Sometimes due to nostalgia, sometimes as a result of belated cult following, sometimes just as guilty pleasures, these filmmaking messes earned their rightful place in our easy-going, pizza-devouring movie nights.
In opposition to the trend of rapid editing that infested action cinema the last couple of decades, long take action scenes offer a far more creative way of putting the audience in the middle of the conflict, with often astonishing results.
In a genre stuffed with easy frights and jump scares, The Blair Witch Project offered a new breed of horror, focusing on what’s implied, generating fear by the unseen.
International cinema is ever-changing and ever-evolving. It is heavily influenced by American filmmaking also constantly influences Hollywood, which is occasionally awed by its accomplishments.
In a medium heavily depended upon the illusion of perception and the misleading of audiences, these fantasy worlds have regularly been illustrated as brilliant metaphors for our own perceivable world.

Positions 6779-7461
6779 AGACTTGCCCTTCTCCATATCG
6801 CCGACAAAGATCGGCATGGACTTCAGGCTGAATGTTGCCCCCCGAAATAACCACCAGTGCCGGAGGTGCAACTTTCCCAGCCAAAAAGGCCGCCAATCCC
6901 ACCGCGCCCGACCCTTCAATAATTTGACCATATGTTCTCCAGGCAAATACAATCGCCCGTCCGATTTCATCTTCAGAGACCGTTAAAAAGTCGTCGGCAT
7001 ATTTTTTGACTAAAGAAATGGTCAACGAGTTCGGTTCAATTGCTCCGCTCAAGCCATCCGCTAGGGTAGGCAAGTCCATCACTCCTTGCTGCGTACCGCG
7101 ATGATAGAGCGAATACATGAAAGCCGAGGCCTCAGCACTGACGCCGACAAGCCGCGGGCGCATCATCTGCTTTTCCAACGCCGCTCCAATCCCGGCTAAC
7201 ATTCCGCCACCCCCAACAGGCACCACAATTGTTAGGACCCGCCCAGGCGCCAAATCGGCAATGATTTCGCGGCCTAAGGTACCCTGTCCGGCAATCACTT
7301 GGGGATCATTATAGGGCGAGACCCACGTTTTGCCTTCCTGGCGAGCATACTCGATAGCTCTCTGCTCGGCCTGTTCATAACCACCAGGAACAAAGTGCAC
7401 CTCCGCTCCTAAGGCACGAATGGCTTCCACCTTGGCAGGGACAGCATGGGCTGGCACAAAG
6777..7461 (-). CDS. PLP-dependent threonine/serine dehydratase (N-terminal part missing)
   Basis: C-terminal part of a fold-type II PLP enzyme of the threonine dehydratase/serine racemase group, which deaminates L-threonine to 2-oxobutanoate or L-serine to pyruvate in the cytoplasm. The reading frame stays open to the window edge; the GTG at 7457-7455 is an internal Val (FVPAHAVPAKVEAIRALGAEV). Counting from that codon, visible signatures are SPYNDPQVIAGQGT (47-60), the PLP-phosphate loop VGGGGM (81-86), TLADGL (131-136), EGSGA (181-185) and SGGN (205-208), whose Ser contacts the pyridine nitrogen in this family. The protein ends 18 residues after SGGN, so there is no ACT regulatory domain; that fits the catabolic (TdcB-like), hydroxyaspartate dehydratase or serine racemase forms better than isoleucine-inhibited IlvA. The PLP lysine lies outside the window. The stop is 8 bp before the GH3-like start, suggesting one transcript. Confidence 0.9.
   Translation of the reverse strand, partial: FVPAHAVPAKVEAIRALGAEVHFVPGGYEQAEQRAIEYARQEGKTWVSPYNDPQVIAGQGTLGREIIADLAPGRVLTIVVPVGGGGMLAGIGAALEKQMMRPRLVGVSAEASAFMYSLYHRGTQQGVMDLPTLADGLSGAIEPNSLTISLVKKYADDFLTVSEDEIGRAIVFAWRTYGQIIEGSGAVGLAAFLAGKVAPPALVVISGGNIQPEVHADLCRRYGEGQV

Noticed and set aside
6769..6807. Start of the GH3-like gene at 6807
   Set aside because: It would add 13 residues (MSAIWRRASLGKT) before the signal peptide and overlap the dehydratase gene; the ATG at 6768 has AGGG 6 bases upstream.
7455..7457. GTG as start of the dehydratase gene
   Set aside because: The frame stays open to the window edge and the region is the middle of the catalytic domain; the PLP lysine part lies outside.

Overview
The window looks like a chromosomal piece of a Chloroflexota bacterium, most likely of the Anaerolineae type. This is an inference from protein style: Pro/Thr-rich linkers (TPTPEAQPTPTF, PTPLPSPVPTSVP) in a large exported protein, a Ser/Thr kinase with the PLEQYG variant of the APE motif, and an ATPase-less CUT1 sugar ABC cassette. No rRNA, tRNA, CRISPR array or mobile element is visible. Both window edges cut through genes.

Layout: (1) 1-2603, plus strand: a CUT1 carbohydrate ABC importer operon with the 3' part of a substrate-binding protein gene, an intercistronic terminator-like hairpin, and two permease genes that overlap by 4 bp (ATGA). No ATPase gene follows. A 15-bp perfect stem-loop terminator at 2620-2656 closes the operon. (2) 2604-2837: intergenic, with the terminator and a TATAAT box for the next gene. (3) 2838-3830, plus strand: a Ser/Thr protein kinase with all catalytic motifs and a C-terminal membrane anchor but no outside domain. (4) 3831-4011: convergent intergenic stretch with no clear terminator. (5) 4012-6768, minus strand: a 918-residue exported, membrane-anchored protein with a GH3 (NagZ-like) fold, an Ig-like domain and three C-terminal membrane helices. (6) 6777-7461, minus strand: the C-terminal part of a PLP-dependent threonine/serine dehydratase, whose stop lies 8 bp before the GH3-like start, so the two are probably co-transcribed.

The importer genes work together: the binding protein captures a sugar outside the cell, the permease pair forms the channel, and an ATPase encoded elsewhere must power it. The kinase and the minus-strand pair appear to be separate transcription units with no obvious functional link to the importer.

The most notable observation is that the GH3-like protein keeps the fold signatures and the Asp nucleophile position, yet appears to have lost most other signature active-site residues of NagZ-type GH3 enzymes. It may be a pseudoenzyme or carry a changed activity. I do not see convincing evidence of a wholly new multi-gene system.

There is a great deal of pluralism in adult animated films, both thematically and technically. Animation directors from all around the world have been continuously advancing the medium, experimenting with various cinematic genres, such as science fiction and fantasy, dark comedy, social drama, political documentary, and even graphic horror.
Music can really transform a cinematic sequence into a compelling experience. When used correctly, it can intertwine so tightly with a film that it makes it impossible to listen to it out of context, without replaying the scene in your mind.
Showrunners Matt and Ross Duffer created a captivating story, equally rooted in sci-fi and horror, with solid, fun, and downright lovable characters you care deeply about, reminding us why all those 1980s flicks are so beloved today.